“The first time I experienced gender-based violence was when I was 18, and I was raped by my best friend,” said a University of Cape Town (UCT) student whose identity has been concealed.
This was during an open-mic session at the university’s Sarah Baartman Hall (formerly Jameson Hall) which concluded a silent protest against gender-based violence at UCT’s upper campus on Friday 2 August.
“The second time I experienced it, my mom and I were hijacked and raped,” she continued.
“The third time,” she said, “was when I was at Wits in my second year and I was raped on campus and I fell pregnant with my son, whom I kept.”
But her encounters with gender-based violence did not end there. The fourth time she underwent a series of assaults was during an abusive relationship, where her partner threatened to “burn her alive” while she slept.
“…and I believed that he would because I had seen how violent he was.”
She was one of the few who didn’t cry or become emotional as she shared her tale of personal trauma.
She was wearing a purple T-shirt which had “survivor” printed on it. All participants in the protest either wore “survivor” T-shirts to indicate that they had experienced GBV or “believe survivors” T-shirts to indicate that they were there in solidarity.
The sea of purple shirts at the gathering, which included a majority of female students and staff and some men, marched in silence around the campus as a siren rang intermittently. Some held placards that read “we believe you”, others said, “What part of ‘no’ don’t you understand?” Each person’s mouth was taped shut to symbolise the silencing effect of GBV.
“Silencing has a real effect. It takes people’s lives,” said Larissa Klazinga, the AIDS Healthcare Foundation’s (AHF) regional policy and advocacy manager, during a briefing session before the march began.
The AHF is a global non-profit HIV healthcare provider, which organised the protest alongside UCT’s Office of the Vice-Chancellor, the Office for Inclusivity and Change (OIC), Student Wellness Services and the Sexual Assault Response Team (SART).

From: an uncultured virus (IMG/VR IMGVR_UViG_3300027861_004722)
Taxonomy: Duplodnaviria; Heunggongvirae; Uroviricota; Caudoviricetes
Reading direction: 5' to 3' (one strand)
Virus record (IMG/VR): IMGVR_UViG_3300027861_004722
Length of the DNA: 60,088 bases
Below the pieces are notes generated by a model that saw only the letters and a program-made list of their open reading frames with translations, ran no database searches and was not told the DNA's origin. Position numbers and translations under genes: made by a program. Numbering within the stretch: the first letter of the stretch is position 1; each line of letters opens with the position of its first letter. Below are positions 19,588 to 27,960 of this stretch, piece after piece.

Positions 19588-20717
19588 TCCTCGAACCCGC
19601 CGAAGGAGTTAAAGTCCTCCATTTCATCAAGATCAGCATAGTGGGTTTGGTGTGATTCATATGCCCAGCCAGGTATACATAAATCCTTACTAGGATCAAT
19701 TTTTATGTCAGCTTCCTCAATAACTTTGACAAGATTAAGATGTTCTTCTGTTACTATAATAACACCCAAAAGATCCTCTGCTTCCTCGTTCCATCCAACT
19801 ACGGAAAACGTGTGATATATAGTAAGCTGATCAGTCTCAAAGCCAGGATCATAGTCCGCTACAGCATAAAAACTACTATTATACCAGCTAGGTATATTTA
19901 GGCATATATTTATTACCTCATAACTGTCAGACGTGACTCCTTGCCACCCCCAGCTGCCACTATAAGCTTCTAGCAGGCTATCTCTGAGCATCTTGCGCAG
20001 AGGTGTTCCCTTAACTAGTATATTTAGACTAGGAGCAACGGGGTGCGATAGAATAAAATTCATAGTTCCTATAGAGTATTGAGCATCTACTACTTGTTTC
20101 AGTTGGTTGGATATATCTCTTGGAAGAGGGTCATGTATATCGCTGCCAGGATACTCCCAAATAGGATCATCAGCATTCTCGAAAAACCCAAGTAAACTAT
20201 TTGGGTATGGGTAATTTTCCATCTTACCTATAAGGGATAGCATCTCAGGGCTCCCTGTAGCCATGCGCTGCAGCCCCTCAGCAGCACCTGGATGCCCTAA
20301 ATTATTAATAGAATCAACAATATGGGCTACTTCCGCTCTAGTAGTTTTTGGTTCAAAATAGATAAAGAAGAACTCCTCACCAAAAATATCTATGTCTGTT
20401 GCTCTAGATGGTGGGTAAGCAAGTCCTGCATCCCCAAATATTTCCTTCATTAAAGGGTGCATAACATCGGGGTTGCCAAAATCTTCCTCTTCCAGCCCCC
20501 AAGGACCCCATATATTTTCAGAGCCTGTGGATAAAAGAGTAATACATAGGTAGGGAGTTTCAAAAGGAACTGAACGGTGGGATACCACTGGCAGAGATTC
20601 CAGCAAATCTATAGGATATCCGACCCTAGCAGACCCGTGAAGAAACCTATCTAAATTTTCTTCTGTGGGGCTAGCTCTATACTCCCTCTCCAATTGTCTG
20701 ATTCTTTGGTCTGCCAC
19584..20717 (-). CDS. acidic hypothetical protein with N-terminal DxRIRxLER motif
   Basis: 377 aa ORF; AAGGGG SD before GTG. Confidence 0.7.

“The purpose of this (protest) is also talking about HIV and the parallel epidemic of HIV and gender-based violence. People keep talking about South Africa as the rape capital of the world. It’s also the country that has the highest number of people living with HIV in the world,” said Klazinga.
According to crime statistics for the 2017/2018 financial year, police recorded 40,035 rapes — an average of 110 rapes daily. However, gender-based violence is not limited to rape, it branches out to various forms of physical, sexual, emotional, financial and structural violence which are attached to society’s normative ideas of gender roles.
“There is a war on women, there’s a war on trans people, there’s a war on lesbian and gay people and we need to acknowledge that,” said Klazinga.
South Africa has about 7.52 million people living with HIV, according to Statistics SA’s 2018 population estimate. For adults aged 15-49 years, an estimated 19% of the population is HIV-positive.
Klazinga says consent is at the core of the parallel epidemic of HIV and gender-based violence in South Africa.
“If you can’t negotiate condoms, if you’re not consenting to sex, you’re more likely to be exposed to the virus,” she said.
UCT Vice-Chancellor Mamokgethi Phakeng addressed the crowd seated in Sarah Baartman Hall:
“Gender-based violence is a terrible reality on our campus as it is in our society. It is an enormous challenge and affects the lives of our students and staff profoundly,” said Phakeng.
She urged students to seek help if they have experienced gender-based violence and to contribute to ending rape culture on the campus.
“I want to challenge you to make a change happen. We have a long way to go (as a university), but some of the changes we’ve made are important. They include developing an accessible reporting system that will cope with the needs of survivors. We work hand in hand with external reference groups such as the Rape Crisis Centre, the Victoria Hospital Forensic Unit and SAPS, who form the Sexual Assault Response Team.”
Students are able to call the OIC on their 24-hour line or report cases on their online portal.
After the march, participants staged a “die-in” during which they lay on the ground to symbolise the statistics on gender-based violence.
“We forget that those numbers are real people,” said Klazinga.
The protest was part of the university’s #JustNo campaign against gender-based violence, launched in July 2019. This is the second silent protest against gender-based violence that has taken place at UCT. The previous one was on 29 August 2017. DM
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